Karl Barth’s sermon from July 26, 1914 (just days after Austria-Hungary’s ultimatum to Serbia and just days before World War I finally erupted), is a reflection on the seeming incongruence of Ephesians 2:4-7 – and especially the idea that God has set us in the heavenly realm with Jesus – with the fearful turbulence of the times. “God has set us in the heavenly realm! Isn’t that an utterly astonishing, indeed incredible thing to say?” With sayings such as these, it seems, the Bible and Christian teaching reveal their disconnect with reality. This may be the right thing to say or to believe, but it only really holds true in Church. Out in the real world, we sure don’t see any evidence of this transference, even though it would certainly be nice if God really did transfer us out of our fearful and chaotic reality and into one of peace and order.
But is the idea that God has set us in the heavenly realm truly out of touch with the grittiness of reality? Barth says no. We must understand what this heavenly realm really is. First of all, he says it cannot be reduced to mere words or to a single idea, so he identifies it by its effects. It encompasses freedom, happiness, orderliness, and bliss. When we live in this realm we don’t hurt each other or ourselves. We don’t deceive one another. We don’t focus all of our energy on ourselves and our fortunes. Instead, we focus our attention on one needful thing: “that God is and that God is love.”
This heavenly realm would then seem to be some place distant, either in space or time. But following Paul and Jesus, Barth recognizes that the heavenly realm is right here, all around us and above us. The question we have to ask ourselves is “whether it is there for us, whether we belong to it, whether we have a living experience of it … whether we are really in the heavenly realm.” Paul in Ephesians affirms yes. “God has transferred us.”
So how do we reconcile what Paul says with the fact that we see so much evil around us, that the world in our own time (in many ways to the same degree as at the outset of World War I) is full of fear, anger, nationalistic and racist passions, vindictiveness, and an unwavering certainty that our way of life is the best one, the one that God or science or nature or fate or the dialectic struggle of human history has ordained is the way of life that can save the world from itself, if we can just enforce it on everyone else. How can we say something like “God has seated us in the heavenly realm with Christ” or “God is sovereign” or “Jesus is Lord” when the world shows no sign of slowing down in its headlong rush toward self-destruction. In what sense is Jesus truly Lord, in what sense is the Kingdom of God truly present, and in what sense do we truly exist therein?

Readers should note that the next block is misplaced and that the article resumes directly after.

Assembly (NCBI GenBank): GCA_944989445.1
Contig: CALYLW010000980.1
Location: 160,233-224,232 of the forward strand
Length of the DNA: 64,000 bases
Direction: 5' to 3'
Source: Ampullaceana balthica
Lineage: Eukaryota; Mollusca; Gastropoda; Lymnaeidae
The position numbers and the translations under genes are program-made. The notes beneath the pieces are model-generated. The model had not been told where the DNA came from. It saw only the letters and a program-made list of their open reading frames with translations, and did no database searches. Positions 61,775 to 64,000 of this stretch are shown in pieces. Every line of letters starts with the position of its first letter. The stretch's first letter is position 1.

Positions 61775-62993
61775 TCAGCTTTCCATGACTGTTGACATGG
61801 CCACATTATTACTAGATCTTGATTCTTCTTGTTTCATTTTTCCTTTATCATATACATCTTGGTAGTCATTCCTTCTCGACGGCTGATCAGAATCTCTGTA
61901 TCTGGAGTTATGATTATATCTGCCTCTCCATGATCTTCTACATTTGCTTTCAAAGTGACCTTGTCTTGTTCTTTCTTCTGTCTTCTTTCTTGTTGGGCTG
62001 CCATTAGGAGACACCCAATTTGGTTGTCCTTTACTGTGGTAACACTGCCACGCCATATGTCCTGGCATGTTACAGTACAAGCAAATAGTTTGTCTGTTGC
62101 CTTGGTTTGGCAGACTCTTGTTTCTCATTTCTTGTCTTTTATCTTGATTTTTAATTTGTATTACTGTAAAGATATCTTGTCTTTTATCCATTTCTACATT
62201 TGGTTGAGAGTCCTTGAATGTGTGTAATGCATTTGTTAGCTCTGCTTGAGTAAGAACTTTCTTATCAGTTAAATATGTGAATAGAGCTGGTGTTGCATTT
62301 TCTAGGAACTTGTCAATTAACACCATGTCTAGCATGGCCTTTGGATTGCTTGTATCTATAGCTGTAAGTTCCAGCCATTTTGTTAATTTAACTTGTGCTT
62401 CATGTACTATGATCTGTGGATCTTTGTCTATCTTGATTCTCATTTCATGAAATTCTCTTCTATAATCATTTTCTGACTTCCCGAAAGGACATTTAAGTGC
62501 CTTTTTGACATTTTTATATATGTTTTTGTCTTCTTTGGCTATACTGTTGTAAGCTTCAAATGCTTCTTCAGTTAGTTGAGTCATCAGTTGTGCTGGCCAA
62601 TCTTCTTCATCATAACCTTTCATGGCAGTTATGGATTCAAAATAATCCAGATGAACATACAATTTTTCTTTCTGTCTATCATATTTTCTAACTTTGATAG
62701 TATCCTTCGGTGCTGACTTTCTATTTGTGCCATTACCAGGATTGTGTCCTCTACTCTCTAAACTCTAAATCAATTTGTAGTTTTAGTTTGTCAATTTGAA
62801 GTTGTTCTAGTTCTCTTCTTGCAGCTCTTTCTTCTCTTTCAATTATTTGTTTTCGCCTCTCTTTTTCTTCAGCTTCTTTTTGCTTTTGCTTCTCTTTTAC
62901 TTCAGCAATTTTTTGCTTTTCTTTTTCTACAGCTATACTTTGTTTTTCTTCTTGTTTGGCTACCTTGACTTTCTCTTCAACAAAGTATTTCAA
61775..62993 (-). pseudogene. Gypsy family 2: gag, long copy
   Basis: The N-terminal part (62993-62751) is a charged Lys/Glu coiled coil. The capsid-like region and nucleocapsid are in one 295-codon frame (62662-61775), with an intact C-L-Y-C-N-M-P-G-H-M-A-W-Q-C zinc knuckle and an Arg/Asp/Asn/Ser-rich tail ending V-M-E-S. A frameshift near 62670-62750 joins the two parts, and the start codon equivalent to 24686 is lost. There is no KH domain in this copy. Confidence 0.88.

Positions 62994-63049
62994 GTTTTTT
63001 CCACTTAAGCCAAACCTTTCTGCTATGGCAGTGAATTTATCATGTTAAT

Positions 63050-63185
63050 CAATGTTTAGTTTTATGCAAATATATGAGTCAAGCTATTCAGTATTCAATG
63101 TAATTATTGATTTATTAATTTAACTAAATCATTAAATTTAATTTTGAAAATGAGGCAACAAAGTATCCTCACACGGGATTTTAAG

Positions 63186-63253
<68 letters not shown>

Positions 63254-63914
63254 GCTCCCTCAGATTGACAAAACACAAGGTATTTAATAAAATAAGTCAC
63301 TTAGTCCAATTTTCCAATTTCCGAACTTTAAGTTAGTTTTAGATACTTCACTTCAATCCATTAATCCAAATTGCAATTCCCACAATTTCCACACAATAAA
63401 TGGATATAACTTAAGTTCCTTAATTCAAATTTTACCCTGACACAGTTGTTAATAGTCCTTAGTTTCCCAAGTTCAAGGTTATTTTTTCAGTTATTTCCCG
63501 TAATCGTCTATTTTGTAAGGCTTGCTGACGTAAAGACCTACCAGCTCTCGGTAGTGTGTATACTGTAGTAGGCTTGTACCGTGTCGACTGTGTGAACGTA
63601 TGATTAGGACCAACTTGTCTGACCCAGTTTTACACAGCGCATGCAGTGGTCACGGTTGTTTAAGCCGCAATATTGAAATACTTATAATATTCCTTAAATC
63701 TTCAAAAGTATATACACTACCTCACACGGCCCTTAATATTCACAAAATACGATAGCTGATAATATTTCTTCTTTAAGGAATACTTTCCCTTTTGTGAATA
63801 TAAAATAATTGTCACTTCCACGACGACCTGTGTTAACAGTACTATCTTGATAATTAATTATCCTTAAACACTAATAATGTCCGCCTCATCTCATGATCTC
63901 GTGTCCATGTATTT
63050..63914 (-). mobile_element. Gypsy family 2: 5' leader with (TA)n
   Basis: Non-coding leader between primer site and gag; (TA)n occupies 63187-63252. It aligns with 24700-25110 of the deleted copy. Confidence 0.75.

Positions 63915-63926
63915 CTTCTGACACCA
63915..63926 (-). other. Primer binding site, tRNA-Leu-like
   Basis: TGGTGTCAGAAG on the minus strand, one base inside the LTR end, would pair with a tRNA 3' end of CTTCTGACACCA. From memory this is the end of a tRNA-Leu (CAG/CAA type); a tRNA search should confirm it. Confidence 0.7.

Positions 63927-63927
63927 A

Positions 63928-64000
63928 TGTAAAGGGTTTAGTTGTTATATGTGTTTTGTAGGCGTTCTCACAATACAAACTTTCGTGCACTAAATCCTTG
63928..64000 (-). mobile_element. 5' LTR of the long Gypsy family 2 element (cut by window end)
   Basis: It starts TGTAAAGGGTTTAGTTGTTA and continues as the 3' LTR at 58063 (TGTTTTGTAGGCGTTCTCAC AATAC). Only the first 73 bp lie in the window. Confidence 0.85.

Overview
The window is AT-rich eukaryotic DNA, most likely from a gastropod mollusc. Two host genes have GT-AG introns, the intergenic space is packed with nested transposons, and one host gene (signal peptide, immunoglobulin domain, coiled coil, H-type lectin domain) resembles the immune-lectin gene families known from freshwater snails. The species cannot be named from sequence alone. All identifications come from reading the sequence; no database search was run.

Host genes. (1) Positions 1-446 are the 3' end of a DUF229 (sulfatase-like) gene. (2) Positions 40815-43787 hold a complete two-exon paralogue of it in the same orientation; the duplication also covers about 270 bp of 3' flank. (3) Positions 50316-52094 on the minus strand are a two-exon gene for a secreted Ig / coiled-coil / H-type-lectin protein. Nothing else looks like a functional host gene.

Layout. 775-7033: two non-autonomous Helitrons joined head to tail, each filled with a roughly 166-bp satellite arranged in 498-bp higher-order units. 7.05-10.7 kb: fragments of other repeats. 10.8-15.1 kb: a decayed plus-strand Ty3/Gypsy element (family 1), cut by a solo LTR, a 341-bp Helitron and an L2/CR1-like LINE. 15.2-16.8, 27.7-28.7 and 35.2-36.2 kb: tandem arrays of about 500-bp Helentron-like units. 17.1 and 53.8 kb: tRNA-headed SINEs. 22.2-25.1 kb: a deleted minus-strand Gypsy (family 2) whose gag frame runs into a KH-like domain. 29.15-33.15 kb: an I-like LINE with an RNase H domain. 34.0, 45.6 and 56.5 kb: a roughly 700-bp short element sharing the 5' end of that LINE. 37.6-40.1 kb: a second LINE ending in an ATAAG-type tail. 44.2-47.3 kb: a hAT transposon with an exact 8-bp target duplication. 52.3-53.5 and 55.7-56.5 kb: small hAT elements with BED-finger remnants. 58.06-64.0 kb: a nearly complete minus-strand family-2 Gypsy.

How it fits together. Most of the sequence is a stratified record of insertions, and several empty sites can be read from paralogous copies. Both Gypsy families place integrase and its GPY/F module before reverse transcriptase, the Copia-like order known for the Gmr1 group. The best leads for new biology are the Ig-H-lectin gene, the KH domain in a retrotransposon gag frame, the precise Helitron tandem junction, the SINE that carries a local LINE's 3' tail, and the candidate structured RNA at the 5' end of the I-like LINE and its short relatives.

The heavenly realm is a reality that exists side-by-side with – or really rather right on top of – the present evil reality, and it is a reality that must be apprehended through the eyes of faith. It is here, right now, inside all who are being transformed into the image of Christ through the power of the Holy Spirit. We are not simply waiting for it to come about in the future. We may be waiting for its full revelation in the future, when the present evil age completely passes away, but we are not waiting for it to begin. Only spiritual vision, vision that is focused doggedly on our resurrected Savior Jesus, can apprehend it and can proclaim it. On the other hand, it is the vision of worldliness that insistently refuses to acknowledge that the Kingdom of Heaven is “real”, defining “real” or “relevant” in such a way that only what is material – in fact, only the most pessimistic vision of what is material – can be said to be “real”.
The Christian confession that God has transferred us into the heavenlies with Christ is not simply wishful thinking. It is truly real. It is the most truly real reality amongst the various competing realities, but it can only be apprehended through the eyes of faith. Looking through the eyes of faith can be difficult when the world screams in our ears and leaps about before our eyes declaring that everything is about to come crashing down. The world itself may indeed come crashing down, but that doesn’t change the fact that Jesus is Lord, that he reigns even now, and that we have been seated together with him in the heavenly realm. If and when the world comes crashing down, it will only do so to serve his purposes, to bring about judgment on a world that insists on itself as the only valid reality.
You can find an English translation of Karl Barth’s sermons from July to November of 1914, as well as a very helpful Introduction to Barth and the impact of World War I on him and his world, in A Unique Time of God: Karl Barth’s WWI Sermons, translated and edited by William Klempa.